I stopped playing RHS because of supply sinks. This was concurrent with lack of time to play so i never edited them.  I think supply sinks should only be applied to major population centers and not at dimension they existed when i played. Japan invaded many places like Celebes on a shoestring, when a supply sink in Kendari or Balikpapan forces you to bring 2 divisions to conquer the place something is wrong.


This is a misunderstanding of the complaints - most of all Dili's complaints. RHS started doing EXACTLY what he is recommending - and is moving the other way (in spite of a lack of slots to do so comprehensively). It is CLEAR that small sinks are not a problem at all - and very large ones can sometimes be a problem. We have mitigated this problem by cutting the maximum size of sinks in half - by breaking up even those in cases like KL where there was an unusual impact. KL was a competator with Singapore for supplies - it was not the usual case - because Singapore is NOT a major resource hex - and KL is one. We ended up spreading resource centers around Malaya - and linking them all to smaller sinks - and that is not posing the slightest obsticle to engaging troops - whom are being used in small historical packages for test purposes. KL is still larger than the others - but no longer a single gigantic source with a single gigantic sink serving the whole area - which once was the case - and it no longer appears there is a problem. I am testing this directly and would listen to any reports of issues.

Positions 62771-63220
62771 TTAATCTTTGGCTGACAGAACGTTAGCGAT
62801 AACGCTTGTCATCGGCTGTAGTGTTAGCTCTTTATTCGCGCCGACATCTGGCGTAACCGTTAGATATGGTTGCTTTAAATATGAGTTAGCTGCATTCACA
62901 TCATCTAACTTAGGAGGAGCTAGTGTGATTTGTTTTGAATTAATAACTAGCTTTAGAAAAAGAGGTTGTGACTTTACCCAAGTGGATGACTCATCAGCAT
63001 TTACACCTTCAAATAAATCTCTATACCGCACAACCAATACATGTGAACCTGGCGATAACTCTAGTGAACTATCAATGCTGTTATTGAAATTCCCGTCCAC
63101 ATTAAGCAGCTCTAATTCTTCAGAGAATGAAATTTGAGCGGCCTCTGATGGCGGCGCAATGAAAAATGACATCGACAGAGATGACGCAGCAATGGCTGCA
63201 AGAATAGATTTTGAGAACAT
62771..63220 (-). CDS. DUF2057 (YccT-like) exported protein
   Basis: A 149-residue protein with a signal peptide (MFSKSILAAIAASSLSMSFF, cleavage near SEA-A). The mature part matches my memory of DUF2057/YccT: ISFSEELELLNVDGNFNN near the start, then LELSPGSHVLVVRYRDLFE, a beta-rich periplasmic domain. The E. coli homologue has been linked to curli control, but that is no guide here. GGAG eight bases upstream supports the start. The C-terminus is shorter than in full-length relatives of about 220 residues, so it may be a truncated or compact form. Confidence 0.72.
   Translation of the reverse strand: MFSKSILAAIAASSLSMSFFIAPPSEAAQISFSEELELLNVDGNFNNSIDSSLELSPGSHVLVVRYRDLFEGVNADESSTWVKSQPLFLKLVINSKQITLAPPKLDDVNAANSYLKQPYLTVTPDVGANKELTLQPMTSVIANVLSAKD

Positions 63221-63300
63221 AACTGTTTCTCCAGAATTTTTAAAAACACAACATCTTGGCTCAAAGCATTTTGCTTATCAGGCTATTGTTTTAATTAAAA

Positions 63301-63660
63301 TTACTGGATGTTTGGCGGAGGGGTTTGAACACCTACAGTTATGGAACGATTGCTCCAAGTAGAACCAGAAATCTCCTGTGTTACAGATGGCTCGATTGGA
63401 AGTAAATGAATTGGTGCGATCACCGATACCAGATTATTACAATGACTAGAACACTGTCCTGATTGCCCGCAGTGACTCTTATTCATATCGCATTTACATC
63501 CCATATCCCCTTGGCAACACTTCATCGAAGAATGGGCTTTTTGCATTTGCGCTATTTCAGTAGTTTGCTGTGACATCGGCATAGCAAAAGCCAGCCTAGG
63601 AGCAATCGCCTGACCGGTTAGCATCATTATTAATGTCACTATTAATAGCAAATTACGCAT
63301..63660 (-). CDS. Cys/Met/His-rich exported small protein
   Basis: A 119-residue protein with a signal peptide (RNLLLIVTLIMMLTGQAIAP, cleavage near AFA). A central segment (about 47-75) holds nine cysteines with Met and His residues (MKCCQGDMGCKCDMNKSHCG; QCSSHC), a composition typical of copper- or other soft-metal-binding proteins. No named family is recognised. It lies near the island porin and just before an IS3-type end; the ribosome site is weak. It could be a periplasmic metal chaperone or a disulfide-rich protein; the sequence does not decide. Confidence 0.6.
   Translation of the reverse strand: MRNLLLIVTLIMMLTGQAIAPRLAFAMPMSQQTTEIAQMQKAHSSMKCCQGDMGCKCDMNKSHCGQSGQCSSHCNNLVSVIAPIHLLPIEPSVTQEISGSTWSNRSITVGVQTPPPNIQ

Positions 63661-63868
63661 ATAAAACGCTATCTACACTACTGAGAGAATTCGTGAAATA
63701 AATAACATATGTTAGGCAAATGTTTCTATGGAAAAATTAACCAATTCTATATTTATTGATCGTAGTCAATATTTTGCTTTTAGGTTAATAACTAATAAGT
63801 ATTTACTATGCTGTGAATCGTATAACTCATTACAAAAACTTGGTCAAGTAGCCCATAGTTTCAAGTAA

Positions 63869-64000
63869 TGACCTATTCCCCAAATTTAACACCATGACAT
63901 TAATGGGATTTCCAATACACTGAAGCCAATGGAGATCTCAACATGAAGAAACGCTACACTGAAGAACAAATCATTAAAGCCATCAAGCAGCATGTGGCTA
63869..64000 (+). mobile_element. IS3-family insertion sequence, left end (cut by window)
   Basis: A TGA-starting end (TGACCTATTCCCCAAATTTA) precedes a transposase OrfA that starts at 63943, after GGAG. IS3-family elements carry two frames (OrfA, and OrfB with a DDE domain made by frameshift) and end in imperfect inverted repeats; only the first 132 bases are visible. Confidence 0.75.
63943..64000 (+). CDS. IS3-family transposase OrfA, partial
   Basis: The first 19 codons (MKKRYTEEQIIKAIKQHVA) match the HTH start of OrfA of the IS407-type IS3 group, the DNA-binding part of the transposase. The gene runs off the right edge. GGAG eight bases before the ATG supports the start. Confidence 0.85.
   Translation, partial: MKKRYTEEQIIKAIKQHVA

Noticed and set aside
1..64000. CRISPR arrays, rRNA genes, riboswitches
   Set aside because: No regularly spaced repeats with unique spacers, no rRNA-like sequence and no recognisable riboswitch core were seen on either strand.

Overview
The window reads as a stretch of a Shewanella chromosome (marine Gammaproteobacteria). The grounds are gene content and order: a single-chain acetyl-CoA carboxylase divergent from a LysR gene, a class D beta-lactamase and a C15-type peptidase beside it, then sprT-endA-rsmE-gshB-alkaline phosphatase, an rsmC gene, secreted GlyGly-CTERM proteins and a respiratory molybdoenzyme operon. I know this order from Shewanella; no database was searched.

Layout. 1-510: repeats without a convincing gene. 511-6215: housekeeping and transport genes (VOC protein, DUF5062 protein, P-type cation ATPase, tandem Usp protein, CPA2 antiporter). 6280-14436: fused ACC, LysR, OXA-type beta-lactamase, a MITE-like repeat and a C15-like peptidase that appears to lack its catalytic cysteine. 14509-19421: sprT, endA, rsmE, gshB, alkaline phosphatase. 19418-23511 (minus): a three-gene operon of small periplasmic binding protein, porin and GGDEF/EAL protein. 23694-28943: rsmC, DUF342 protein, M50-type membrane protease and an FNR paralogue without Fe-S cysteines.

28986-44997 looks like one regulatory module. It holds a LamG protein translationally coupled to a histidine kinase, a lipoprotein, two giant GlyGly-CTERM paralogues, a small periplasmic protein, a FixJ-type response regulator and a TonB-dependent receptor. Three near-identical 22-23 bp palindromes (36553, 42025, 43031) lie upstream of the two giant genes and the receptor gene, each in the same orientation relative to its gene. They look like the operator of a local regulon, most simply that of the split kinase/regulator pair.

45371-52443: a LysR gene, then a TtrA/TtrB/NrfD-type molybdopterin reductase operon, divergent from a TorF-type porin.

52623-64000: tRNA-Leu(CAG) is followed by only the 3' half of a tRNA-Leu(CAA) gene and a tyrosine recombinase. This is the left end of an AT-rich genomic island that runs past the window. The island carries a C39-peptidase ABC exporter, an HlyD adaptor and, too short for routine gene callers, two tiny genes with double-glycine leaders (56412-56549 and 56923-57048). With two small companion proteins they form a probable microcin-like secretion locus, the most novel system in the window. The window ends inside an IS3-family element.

I am being careful to insure my troops are in good supply - and his supply sources are cut or captured - in order - taking KL and Singapore and Manila when they no longer get any help from other hexes.

(in reply to Dili)
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RE: Supply Sinks in RHS - 5/18/2008 2:15:38 PM   
el cid again

 

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The supply sink concept was probably the most awful compromise that RHS had to make. It is not really avoidable because of the problem of too many local supplies at resource centers - made worse by the fact we try to make resource generation proportional to truth (actually abotu half of real production - for technical reasons) - which means we added a lot of locations as resource centers - and we increased some of the old ones. ALL those centers - old and new - also generate supplies - and not eating them means operations get a free ride.

I am finding (managing Japan) that there are severe requirements to ship supplies and fuel forward - and I am sure the Allies find the same thing. This was the intended outcome of using sinks - to force supplies to be sent to many areas. The sinks to their primary job.

Additionally, sinks force Japan to attack many (not all) of the major and medium resource hexes - even if not defended by an Allied player with his military units. Those attacks then result in some damage to the resources. Not enough for my preference - but this is a lot better than a single squad can take over a vast area of 2500 sq miles with no damage or disruption whatever. This is a partial success for the sinks and should not be discounted.

Additionally, a small number of sinks perform additional specialist missions. When civil air support is required - it is not permitted to move - so it is put in a sink at the right place. Those guys will refuel any plane - even supply it with bombs - but they won't leave their homes or facilities or companies. And this has not generated any sort of problem.